London: Imagine searching the Internet
simply by thinking. Well, your imagination may soon turn into
reality, say scientists who claim to be developing a computer
which reads human minds.
A team at Intel Corporation is working on a
new technology which will directly interpret words as they
are thought, unlike current brain-controlled computers which
require users to imagine making physical movements to control
a cursor on a screen.
In fact, the scientists are creating detailed maps
of the activity in the brain for individual words which can
then be matched against the brain activity of someone using
the computer, allowing the machine to determine the word they
are thinking, `The Daily Telegraph` reported.
Preliminary tests of the system have shown that
the computer can work out words by looking at similar brain
patterns and looking for key differences that suggest what the
word might be.
Dean Pomerleau, a senior researcher at Intel
Laboratories, said that currently, the devices required to
get sufficient detail of brain activity were bulky, expensive
magnetic resonance scanners, like those used in hospitals.
"The computer uses a form of 20 questions to narrow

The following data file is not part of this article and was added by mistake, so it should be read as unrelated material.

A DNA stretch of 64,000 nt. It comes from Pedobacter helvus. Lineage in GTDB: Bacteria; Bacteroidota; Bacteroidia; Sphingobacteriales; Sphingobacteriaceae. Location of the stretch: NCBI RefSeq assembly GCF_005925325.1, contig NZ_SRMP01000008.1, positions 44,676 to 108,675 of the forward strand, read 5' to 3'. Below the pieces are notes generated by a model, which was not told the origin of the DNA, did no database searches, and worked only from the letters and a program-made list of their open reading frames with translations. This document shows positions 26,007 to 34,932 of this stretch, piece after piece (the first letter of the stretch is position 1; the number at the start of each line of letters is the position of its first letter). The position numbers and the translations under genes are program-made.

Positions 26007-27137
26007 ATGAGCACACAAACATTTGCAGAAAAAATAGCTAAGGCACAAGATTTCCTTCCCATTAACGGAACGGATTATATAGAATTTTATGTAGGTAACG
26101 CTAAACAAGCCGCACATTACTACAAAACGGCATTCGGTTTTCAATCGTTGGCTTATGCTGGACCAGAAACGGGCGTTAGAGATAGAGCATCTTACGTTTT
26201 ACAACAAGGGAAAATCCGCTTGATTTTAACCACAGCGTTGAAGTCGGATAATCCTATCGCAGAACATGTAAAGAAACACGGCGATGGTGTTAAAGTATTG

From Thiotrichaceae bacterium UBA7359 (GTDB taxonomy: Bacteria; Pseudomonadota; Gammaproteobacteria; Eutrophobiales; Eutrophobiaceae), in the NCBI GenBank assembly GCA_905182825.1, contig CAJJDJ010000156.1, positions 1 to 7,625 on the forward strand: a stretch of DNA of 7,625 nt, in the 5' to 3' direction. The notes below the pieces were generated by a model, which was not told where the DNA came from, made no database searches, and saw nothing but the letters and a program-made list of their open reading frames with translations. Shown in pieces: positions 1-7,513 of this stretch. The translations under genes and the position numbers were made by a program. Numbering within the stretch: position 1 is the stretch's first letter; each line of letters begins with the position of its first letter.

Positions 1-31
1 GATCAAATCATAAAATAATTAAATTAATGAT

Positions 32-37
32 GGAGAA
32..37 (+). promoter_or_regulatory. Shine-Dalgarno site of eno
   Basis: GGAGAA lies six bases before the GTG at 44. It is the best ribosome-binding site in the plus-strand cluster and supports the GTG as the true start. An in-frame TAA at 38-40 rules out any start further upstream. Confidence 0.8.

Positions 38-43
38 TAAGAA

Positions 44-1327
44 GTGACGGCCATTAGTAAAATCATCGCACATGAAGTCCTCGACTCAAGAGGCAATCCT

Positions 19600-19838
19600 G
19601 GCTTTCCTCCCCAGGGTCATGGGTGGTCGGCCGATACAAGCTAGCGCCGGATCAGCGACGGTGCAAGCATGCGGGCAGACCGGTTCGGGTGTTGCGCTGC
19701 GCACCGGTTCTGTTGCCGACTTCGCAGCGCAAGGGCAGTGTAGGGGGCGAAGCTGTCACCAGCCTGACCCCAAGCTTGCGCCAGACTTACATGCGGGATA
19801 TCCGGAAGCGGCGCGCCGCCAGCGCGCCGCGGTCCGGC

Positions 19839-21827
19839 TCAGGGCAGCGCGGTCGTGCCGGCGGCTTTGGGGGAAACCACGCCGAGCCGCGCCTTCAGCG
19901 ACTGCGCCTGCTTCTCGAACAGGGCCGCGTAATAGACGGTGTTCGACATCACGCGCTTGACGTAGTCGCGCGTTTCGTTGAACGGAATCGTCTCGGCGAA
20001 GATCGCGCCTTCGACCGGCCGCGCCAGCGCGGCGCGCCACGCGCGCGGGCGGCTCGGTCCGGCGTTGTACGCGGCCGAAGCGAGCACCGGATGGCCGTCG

down what the word is. So a noun with a physical property such
as spade, which you dig with, produces activity in the motor
cortex of the brain, as this is the area that controls
"A food related word like apple, however, produces
activity in those parts of the brain related to hunger. So the
computer can infer attributes to each word being thought about
and this lets the computer zero down on what the word is
"We are currently mapping out the activity that
an average brain produces when thinking about different words.
It means you`ll be able to write letters, open emails or do
Google searches just by thinking," Pomerleau said.
Added Justin Ratner, director of Intel Laboratories
and the company`s Chief Technology Officer: "Mind reading is
the ultimate user interface. There will be concerns about
privacy with this sort of thing and we will overcome them.
"What is clear though is that humans are not
restricted any more to just using keyboards and mice."
First Published: Sunday, August 22, 2010, 23:54